To many people concerned with donor conception - patients,
parents, donors and donor-conceived people - the Government plans to abolish
the Human Fertilisation and Embryology Authority (HFEA) sound extremely
Donor children born today will be entitled to information
about their donor in 18 years time. Their parents and their donors are currently
entitled to certain non-identifying information. Where and how will this
information about genetic connections be held in the future? Although the
Government says that the functions of maintaining the HFEA Register and
providing information to those entitled to it will continue, people are right
to be worried.
The Government's preferred plan is to transfer all the HFEA's
responsibilities (apart from licensing of research), along with those of the
Human Tissue Authority, to the Care Quality Commission (CQC). Unfortunately the
CQC is in no fit state to receive these new functions and has made it
absolutely clear that it does not want them, saying there would be 'little
benefit and significant risks' in taking them on. The much-criticised CQC was
the result of a 2009 merger of three predecessor health regulators — those
regulating hospitals, social care, and mental health establishments, and is
What is shocking about the Government's consultation paper
is the dearth of references to the interests of patients, parents, donors or
donor-conceived people. Its impact assessment makes virtually no mention of
such concerns. The entire thrust of the document is about reducing expenditure;
it proceeds on the naive assumption that the money that would be saved would
have somehow been wasted, and, despite all experience, that the quality of
service will not suffer as a result of institutional reorganisation.
Despite its occasional failings, the HFEA has a specialist
board. Its staff have built up experience over the years. The Government does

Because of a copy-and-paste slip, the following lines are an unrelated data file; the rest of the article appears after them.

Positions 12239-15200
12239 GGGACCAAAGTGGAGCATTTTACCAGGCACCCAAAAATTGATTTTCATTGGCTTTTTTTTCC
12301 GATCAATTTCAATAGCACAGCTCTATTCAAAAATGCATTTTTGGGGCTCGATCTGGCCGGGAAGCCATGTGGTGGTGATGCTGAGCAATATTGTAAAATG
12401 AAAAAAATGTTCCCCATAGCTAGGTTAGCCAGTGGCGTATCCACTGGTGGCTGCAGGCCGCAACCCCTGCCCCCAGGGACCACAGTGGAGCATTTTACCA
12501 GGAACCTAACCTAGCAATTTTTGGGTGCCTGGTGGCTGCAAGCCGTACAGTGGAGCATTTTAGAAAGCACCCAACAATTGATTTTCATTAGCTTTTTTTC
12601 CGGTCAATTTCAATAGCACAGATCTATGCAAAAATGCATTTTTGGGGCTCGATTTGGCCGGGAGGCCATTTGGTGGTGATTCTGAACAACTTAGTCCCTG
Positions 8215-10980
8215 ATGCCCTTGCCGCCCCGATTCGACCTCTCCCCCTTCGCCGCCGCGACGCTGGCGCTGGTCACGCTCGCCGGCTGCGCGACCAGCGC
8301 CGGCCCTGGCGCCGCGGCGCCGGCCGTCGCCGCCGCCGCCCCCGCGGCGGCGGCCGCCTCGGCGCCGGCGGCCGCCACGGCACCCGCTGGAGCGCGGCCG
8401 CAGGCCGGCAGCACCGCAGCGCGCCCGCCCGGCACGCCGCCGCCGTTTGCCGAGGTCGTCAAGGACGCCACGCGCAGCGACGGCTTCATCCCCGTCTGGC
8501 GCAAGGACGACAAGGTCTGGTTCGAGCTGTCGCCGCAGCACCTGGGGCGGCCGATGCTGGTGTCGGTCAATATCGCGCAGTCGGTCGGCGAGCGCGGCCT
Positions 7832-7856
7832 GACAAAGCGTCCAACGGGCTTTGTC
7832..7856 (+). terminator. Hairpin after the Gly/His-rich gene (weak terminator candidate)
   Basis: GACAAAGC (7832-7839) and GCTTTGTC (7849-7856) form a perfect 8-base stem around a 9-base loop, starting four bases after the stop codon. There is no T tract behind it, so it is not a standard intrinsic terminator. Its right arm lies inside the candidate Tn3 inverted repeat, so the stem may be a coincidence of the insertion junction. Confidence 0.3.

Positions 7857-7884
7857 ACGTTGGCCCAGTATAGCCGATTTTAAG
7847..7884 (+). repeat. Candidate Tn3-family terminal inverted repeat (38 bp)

not even mention how the loss of this expert input will affect the service to
the sector, to patients and the public.
Interestingly, the Government also mentions two less-preferred
possible destinations for Register functions, while transferring most HFEA
responsibilities to the CQC. The Register itself might be held by the Health
and Social Care Information Centre, a body that holds large health-related
databases. And the responsibility of providing information from the Register to
those entitled to it would be transferred to the Department of Health which
would outsource the work to an external provider. It states that this is highly sensitive work
requiring counselling skills, and that the 'information can have a huge impact
on people's lives' — perhaps recognising that the CQC may not be brilliant in
So how can donor conception be best protected? Passing
everything to the CQC would at least preserve all Register responsibilities
together with licensing and inspection in one body, rather than splitting functions
three ways. On the other hand severing the donor information function could at
least preserve it from being lost in the CQC's vast sprawl.
The drawback would be that the team providing the
information would not be linked to the team that has connections to the clinics
or the team maintaining the Register itself. The paper does not mention the
voluntary register of pre-1991 donors and donor-conceived individuals. This is
held and operated by UK DonorLink, a Department of Health-funded charity, but
future responsibility for it is under review. If outsourcing the information provision from
the HFEA Register is pursued, it would make sense to give the job of disclosing
information from both registers to a single organisation.
Overall this is a pretty dire set of options for donor
conception. While responses to this consultation are sought by the end of
September, there is a long way to go before any change actually takes place.
New primary and secondary legislation will be required, and it is not envisaged
that the new regime could be in place before 2015. In the meantime lots could
happen to throw these plans off the rails. Some doubt whether the CQC can
actually survive that long. Just wait to see what the report on the scandal at Stafford
Hospital says about the CQC when it's published in the autumn.
Whatever happens, some of us will be trying to make
sure the interests of patients, donor-conceived people, their parents and
donors are not lost in the turmoil.